Some time ago, I probably would have just kept working at organizing and gotten no where. The internet is full of lists and great resources – “21 Ideas for Organizing Your Home Office” or “10 Ways to Organize Your Home Office.” I would have picked eight directions at once and gotten frustrated and walked away from each of the new approaches I discovered. But I have learned too much, and I know when I need help. The stakes were too high for me, because this wasn’t just about the office, it was about the next step in my career and spending time with people and causes that are important to me.
Thankfully, my friend Terri works at Top Drawer Organizing. She is a professional organizer and frankly a God send. I emailed my plea for help. In our initial exchange, I wrote, “I’m a little worried to be showing off my mess, but I need help more than I need to hide.” Isn’t that the truth. As Terri quickly assured me, “That’s what EVERYONE says!” She’s right. We all need help but want to hide. I had reached a point where I just couldn’t get out of my rut I could successfully push paper around, but I wasn’t getting closer to an organized office. I couldn’t see what my next steps were.
Terri walked into the situation and immediately started walking me towards my end goal. A trained professional is best when asked to put together a mess. Within our three hour appointment, Terri had pinpointed the strategies that I specifically needed to solve my problems. Her solutions were going to work best for me because they were based on my work flow and personality all in the context of the space I had to work with. There was immediate progress and I was given a short list of what I needed to do. They were small, bite size items that I would enjoy doing (find this organizing tool in a color or design that makes you happy.)
I didn’t even know where to start, but Terri knew enough about organizing to know that there isn’t one right way, or a set of 10 ideas that will work for every home office. Terri wasn’t turning my office into her office, she was helping me build something that would work, just for me. Now, we are working together in organizing my home office. I have my “to-do” list and Terri has hers. I don’t know how to design a custom closet specifically for the masses of paper and the specific workflows that I have, but Terri does. And she’s good at it. I know that anything she does is going to be better than whatever I would put together and give me a greater chance of success. She ended up putting together an office that I am confident will work well for me into the future. And I know that at any point I begin to struggle or have problems, I can call Terri and she will be able to come in and pick up where we just left off.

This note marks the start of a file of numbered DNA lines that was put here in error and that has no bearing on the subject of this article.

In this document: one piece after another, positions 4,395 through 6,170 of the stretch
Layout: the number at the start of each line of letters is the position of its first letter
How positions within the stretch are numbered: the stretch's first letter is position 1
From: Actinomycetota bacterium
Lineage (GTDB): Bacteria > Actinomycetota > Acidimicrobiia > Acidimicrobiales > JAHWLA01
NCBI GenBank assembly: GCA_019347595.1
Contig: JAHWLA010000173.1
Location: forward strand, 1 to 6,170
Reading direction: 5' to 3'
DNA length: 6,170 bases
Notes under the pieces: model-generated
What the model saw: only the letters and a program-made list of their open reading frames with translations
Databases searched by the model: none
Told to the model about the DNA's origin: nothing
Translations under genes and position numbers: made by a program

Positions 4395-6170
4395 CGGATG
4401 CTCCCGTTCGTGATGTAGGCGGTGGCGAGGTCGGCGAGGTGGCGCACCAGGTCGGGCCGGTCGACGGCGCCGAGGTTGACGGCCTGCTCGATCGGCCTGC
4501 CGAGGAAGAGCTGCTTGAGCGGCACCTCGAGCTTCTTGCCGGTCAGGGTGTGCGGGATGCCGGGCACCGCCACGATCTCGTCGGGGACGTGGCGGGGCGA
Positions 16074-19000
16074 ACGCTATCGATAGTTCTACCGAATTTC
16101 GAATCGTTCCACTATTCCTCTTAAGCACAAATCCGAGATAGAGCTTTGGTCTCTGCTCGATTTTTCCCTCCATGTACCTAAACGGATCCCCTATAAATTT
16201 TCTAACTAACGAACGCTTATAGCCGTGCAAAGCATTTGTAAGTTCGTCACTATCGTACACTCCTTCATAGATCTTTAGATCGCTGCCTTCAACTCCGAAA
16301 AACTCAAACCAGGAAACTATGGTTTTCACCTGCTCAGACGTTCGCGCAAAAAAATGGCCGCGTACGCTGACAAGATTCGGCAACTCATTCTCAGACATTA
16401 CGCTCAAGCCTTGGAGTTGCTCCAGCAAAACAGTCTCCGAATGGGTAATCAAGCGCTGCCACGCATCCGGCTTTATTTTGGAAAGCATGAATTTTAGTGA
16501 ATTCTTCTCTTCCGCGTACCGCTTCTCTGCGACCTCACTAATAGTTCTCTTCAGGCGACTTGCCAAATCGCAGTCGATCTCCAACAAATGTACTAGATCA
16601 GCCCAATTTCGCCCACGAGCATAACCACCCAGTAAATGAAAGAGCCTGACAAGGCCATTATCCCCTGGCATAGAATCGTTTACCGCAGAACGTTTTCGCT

Organization is not my strong-suit. It is difficult to admit when I can’t do something that sounds like it should be so easy, but these are the facts. We can’t be good at everything. This is why I am a financial planner. Finances are difficult, and the stakes are enormous. Maintaining your standard of living, sending your children or grandchildren to college, the confidence in knowing that you have a financial plan in place – these are high stakes. Many people don’t know where to start.
The internet has amassed more knowledge on personal finance than anyone could ever absorb and it continues to grow. However, just because there is a plentiful amount of knowledge available doesn’t mean that it is easy to apply it to your situation. What works for one may not work for the next. Working with a professional should provide a deep sense of clarity on what you need for your situation. Terri provided that clarity to me for my home office, and that’s what I strive to do with my clients on a daily basis in finance.
When the stakes are so high, and the rewards so big, it has to be okay to show your mess. Rarely is a person’s finance in top notch shape when they come to work with a financial planner – and that’s normal. If your finances were in order and you had confidence in your strategy, you may not need a financial planner. Working with a financial planner should help take you out of your rut and get you on track for your goals. One of the biggest benefits of working with a planner is the change of perspective that they can offer you. They will help you get a sense of confidence as you start to make progress towards your goals.